The Tennessee Museum of Aviation - The museum a new 50,000 sq. ft. facility located right beside the airport's 5,500 ft. runway. This unique location makes bringing aviation history to life possible as airworthy vintage aircraft perform impromptu flybys for visitors. The hangar floor alone is 35,000 sq. ft. and the hangar is heated in winter.
The Titanic Museum - Experience life on board Titanic just as it was on her maiden voyage 100 years ago. Walk the hallways, parlors, cabins and Grand Staircase while surrounded by more than 400 rare artifacts. Touch a real iceberg, steer the ship, be seated in a real Titanic lifeboat and listen to actual survivors tell their stories.
Tuckaleechee Caverns - Carved over tens of thousands of years in one of the earth's oldest mountain chains, Tuckaleechee Caverns at Townsend are known as the "Greatest Site Under the Smokies." Estimated to be between 20 and 30 million years old, the Caverns are rich in history and lore in recent years as well.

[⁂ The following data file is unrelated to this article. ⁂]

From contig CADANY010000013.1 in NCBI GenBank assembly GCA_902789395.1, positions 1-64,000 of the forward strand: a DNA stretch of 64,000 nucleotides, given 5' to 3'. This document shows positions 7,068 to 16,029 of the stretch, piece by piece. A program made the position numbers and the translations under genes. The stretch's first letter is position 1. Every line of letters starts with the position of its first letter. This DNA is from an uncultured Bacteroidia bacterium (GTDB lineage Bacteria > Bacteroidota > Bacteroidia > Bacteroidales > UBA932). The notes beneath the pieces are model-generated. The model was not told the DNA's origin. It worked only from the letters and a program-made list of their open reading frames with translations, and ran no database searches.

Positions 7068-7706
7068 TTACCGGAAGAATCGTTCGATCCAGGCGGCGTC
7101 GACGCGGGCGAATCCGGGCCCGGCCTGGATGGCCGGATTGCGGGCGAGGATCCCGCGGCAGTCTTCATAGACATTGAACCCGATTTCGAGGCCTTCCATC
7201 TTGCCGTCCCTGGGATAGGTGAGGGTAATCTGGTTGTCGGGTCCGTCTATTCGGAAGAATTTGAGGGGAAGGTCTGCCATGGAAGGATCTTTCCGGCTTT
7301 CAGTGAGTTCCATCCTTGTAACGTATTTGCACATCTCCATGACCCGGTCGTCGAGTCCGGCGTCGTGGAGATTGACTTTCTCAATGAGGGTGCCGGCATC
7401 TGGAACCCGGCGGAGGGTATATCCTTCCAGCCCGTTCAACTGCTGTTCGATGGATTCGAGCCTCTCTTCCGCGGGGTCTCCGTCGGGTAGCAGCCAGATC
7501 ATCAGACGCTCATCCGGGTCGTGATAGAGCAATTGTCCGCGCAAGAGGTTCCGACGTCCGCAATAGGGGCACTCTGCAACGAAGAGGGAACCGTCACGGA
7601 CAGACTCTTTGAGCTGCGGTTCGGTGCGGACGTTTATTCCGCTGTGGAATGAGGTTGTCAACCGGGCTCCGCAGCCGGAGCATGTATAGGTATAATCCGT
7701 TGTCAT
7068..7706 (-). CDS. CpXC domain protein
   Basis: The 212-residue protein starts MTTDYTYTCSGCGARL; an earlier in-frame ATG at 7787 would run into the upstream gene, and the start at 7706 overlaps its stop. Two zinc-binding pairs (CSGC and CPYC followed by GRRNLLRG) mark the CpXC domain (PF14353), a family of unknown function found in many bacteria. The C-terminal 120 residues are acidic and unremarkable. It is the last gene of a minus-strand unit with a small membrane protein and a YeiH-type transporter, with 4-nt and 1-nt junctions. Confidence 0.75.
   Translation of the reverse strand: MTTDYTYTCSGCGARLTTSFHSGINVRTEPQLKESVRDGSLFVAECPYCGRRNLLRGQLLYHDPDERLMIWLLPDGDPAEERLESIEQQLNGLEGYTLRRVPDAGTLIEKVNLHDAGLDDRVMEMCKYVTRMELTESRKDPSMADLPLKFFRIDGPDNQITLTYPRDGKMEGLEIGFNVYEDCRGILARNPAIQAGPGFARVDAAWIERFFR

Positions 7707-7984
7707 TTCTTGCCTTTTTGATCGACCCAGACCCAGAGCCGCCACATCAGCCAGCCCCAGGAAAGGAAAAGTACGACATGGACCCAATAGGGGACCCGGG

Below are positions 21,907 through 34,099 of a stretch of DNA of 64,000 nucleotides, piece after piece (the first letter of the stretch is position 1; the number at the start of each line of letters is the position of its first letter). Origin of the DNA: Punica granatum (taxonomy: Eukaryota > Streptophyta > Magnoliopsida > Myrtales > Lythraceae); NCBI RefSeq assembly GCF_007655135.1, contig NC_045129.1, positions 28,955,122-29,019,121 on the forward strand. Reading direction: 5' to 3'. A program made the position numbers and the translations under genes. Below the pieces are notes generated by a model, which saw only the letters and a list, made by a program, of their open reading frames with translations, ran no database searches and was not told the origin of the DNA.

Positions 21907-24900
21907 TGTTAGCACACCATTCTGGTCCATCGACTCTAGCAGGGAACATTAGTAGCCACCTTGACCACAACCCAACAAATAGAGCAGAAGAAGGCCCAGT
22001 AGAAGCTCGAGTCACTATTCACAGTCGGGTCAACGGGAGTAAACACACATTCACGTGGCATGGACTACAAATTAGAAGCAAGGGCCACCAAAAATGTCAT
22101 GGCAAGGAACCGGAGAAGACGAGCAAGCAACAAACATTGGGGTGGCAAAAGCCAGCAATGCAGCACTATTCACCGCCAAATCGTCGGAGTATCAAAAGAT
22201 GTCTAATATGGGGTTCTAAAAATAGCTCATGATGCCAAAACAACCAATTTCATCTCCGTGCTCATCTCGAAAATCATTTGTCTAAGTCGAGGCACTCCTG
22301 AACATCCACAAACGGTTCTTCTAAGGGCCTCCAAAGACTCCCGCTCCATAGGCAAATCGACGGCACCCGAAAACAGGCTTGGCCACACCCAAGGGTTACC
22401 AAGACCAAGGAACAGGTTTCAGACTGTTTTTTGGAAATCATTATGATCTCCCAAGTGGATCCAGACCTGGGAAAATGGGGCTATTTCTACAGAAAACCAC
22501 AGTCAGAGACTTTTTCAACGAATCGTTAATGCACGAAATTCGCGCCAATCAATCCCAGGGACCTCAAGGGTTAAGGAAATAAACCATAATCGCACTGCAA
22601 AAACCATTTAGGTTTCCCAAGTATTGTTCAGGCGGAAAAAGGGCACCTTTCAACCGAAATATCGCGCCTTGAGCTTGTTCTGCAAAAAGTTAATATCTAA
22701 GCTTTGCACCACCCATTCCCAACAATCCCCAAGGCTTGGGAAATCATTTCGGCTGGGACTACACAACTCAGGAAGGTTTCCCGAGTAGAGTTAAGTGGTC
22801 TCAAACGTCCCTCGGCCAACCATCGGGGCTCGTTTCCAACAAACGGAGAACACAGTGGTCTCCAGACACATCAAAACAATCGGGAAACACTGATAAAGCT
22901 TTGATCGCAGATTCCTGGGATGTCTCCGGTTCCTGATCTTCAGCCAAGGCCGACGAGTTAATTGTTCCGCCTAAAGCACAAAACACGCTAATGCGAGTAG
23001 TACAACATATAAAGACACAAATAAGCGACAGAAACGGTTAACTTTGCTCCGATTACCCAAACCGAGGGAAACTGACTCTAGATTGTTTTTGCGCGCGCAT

East Tennessee Attractions
Bessie Smith Cultural Center - Located in an area once dubbed as the cityís black enterprise zone, (the famed 9th Street District) now known as M.L. King Boulevard, the museumís original goal was to present the many contributions African Americans made to the development of Chattanooga. The rise in the number of African American Museums during the 1960ís paralleled the growth in African American studies throughout the nation. Both visions were attempts to compensate for the failure of the American education system to provide adequate inclusion and contributions of African Americans in American history and culture.